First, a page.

Ray Bidegain
     
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  15. donbga

    donbga Member

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    Ray,

    I'm definitely interested!

    Don Bryant
     
  16. photomc

    photomc Member

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    I would be interested as well, even if a few of us ended up splitting afterwords. Noticed a big differnece in how much I used going from 4x5 to 5x7 and really noticed it with 8x10. Can see why this works well for the folks that print BIG :surprised: .
     
  17. Jim Moore

    Jim Moore Member

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    Count me in too..

    Thanks,
    Jim
     
  18. Ray Bidegain

    Ray Bidegain Member

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    In the past I have contacted my sales rep and arranged for the price. I then collect from all the interested parties. When I make the order I have them package the material in sperate packages for each buyer that way there is no chance for contamination. Once the packages arrive I send them out the participants. It has worked well in the past and I have some others who are interested as well. I will post more on Monday.

    Ray Bidegain
     
  19. Photo Engineer

    Photo Engineer Subscriber

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    Jorge, pickeling and canning salt may be called 'rock salt' but it has gone through several refinements before certificatation as 'food grade'. There is also "brining salt" which is either for brining meats (like corned beef) and fish (sallted cod). I believe that this brining salt may represent another level of purity depending on whether it is used for butchered meats or whole fish. Rock salt itself is the first crop of crystals from brines and as such it is black dirty stuff. It is more like what they use for street salting around here. (Although even that has a lot of additives.) It is not what I associate with food.

    Rock salt comes in varying degrees of purity but has one thing in common. It comes as large mainly cubic crystals of NaCl. I would therefore not suggest that anyone blindly buy salt with the label "rock salt" on it.

    Any of these salts below 'reagent grade' or 'analytical grade' contain enough extraneous material that there may be an effect on photographic properties. The generic rock salts fall into this category.

    I have tested this out to my satisfaction with AgX. I really don't know about Pt/Pd and other imaging systems, but at the cost of precious metals, it would be best to use the best halide rather than chance the loss of some Pt or Pd. Don't you think so?

    Anyhow, you use what you wish. I'm just trying to put out some precautionary notes which some people may or may not find important or interesting.

    PE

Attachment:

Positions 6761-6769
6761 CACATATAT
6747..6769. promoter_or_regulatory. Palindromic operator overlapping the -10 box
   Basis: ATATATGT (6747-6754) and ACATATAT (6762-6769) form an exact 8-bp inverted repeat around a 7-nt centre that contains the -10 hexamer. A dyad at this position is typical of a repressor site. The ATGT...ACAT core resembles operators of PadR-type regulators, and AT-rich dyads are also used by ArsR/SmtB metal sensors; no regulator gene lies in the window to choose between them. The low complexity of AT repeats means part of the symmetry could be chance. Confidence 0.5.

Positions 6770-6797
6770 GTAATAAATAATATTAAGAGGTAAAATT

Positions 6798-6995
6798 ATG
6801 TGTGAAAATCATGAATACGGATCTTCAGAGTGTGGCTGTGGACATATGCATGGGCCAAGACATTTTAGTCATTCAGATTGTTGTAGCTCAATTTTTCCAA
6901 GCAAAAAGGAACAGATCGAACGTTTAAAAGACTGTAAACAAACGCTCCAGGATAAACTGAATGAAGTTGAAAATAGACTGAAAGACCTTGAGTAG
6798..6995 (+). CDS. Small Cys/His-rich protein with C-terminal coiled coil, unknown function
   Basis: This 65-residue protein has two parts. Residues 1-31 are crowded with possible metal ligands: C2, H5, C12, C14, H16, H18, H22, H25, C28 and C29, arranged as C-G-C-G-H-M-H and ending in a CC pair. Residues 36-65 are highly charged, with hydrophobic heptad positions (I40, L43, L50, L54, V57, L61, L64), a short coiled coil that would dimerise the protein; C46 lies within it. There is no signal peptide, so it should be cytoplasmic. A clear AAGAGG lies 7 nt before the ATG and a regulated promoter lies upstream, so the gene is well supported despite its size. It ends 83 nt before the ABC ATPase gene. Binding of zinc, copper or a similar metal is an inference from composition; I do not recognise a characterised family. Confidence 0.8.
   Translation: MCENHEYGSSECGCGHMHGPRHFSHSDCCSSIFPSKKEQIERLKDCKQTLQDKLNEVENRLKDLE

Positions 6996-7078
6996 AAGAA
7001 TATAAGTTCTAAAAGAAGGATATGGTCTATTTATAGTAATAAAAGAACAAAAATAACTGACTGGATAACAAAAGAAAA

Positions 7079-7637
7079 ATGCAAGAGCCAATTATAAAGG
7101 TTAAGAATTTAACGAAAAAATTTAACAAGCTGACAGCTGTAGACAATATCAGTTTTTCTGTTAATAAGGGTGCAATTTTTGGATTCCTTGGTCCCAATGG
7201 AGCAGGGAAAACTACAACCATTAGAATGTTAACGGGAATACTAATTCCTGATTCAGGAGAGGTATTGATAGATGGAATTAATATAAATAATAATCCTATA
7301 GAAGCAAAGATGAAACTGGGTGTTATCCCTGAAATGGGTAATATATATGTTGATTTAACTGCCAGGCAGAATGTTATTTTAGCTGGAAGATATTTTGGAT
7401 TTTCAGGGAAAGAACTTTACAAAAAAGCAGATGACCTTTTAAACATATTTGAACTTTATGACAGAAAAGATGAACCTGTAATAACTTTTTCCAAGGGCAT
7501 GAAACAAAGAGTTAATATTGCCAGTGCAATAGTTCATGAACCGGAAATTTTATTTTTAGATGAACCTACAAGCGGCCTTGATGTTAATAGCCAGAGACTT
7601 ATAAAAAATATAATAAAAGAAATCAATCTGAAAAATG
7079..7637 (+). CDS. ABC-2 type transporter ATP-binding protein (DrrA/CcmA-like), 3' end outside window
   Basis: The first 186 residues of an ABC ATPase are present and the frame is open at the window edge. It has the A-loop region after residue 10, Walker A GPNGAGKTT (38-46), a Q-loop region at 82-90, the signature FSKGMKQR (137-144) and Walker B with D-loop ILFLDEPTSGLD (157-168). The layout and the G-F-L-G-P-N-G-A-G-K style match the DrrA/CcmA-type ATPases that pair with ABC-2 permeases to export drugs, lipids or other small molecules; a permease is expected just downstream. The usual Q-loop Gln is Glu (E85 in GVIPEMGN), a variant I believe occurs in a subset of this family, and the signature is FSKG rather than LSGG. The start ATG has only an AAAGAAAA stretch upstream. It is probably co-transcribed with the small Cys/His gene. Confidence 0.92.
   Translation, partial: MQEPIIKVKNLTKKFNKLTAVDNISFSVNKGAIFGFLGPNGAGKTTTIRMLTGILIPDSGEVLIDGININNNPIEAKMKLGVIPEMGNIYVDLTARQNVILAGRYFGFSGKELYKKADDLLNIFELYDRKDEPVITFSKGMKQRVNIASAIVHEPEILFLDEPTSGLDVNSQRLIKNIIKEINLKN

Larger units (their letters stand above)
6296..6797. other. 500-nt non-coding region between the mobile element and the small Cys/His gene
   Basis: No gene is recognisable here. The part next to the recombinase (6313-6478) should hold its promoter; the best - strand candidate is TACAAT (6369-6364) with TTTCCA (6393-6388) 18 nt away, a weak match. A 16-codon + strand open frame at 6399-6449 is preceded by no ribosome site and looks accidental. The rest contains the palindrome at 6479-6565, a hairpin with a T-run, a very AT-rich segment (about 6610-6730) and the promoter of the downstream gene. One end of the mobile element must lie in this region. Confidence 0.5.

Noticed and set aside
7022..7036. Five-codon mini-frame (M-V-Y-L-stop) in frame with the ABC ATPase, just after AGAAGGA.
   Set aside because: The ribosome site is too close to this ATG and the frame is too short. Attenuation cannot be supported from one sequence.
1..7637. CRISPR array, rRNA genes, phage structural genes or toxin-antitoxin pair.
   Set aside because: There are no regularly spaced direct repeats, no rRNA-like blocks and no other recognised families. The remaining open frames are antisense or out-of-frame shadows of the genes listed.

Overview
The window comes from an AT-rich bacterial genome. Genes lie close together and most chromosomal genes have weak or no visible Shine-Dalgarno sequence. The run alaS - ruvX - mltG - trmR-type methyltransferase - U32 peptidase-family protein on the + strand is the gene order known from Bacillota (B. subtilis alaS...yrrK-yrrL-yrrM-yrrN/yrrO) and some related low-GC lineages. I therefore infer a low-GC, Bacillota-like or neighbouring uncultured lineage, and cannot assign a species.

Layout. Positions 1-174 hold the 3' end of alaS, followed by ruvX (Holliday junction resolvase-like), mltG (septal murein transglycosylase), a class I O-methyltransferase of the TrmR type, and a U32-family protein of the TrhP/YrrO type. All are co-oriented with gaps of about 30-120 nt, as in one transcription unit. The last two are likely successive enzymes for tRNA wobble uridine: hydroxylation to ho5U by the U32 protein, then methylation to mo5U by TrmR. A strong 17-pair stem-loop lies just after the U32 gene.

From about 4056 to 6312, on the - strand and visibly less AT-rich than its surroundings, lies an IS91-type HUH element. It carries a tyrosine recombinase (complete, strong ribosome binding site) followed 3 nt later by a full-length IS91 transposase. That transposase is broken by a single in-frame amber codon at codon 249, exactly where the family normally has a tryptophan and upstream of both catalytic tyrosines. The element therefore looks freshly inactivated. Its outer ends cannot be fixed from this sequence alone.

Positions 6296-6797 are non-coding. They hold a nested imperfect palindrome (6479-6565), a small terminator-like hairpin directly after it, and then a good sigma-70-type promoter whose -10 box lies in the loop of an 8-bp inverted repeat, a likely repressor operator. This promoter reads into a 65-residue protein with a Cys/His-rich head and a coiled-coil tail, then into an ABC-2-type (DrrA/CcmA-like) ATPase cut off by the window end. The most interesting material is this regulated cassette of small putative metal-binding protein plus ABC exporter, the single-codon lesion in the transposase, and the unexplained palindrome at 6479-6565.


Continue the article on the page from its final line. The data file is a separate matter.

20. Jorge

    Jorge Inactive

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    Hmmmm....so I guess Morton salt is lying when they print in the box "Salt, nothing added"...huh?
     
  21. Photo Engineer

    Photo Engineer Subscriber

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    Jorge, I cant answer that. There are regulations that say that if an ingredient is harmless and is below a certain level, it does not need to be mentioned. Also, if they didn't add anything, if something was already there, then there is no problem.

    But to add to this, all I can say is that salt cakes badly unless silicates and other ingredients such as rice powder (starch) are added. I remember as a child during WWII, this was not done and we had to keep breaking the salt up in our salt shakers to keep it pouring. In fact, the Morton label went to the little girl with umbrella when they started putting in the additives. They used to advertize that Morton salt would pour in a rainstorm. Their motto was "when it rains, it pours".

    So, maybe it is not a lie, but rather a loophole? IDK.

    I have analytical grade NaCl here. It is one big lump in the bottle and sitting next to it is a container of Morton salt (non-iodized) and it is just like fresh sea sand and says "nothing added". I get different results from 3 batches of salt. Rock salt, food salt (nothing added) and reagent grade.

    PE
     
  22. Jorge

    Jorge Inactive

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    Well, all I know is that the salt I use with nothing added works great. After 4 years of using it without problems I am pretty confident it has nothing else but salt in the box.....
     
  23. Photo Engineer

    Photo Engineer Subscriber

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    Frankly Jorge, that is my motto as well.

    If it works, use it.

    PE
     
  24. Kerik

    Kerik Member

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    I've used both regular table salt and non-iodized salt for making sodium palladium chloride. They both work just fine.
     
  25. scootermm

    scootermm Subscriber

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    Id be VERY interested in going in on a group order.
     
  26. eggshell

    eggshell Member

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    Thanks to all. I'm definately interested in a group purchase.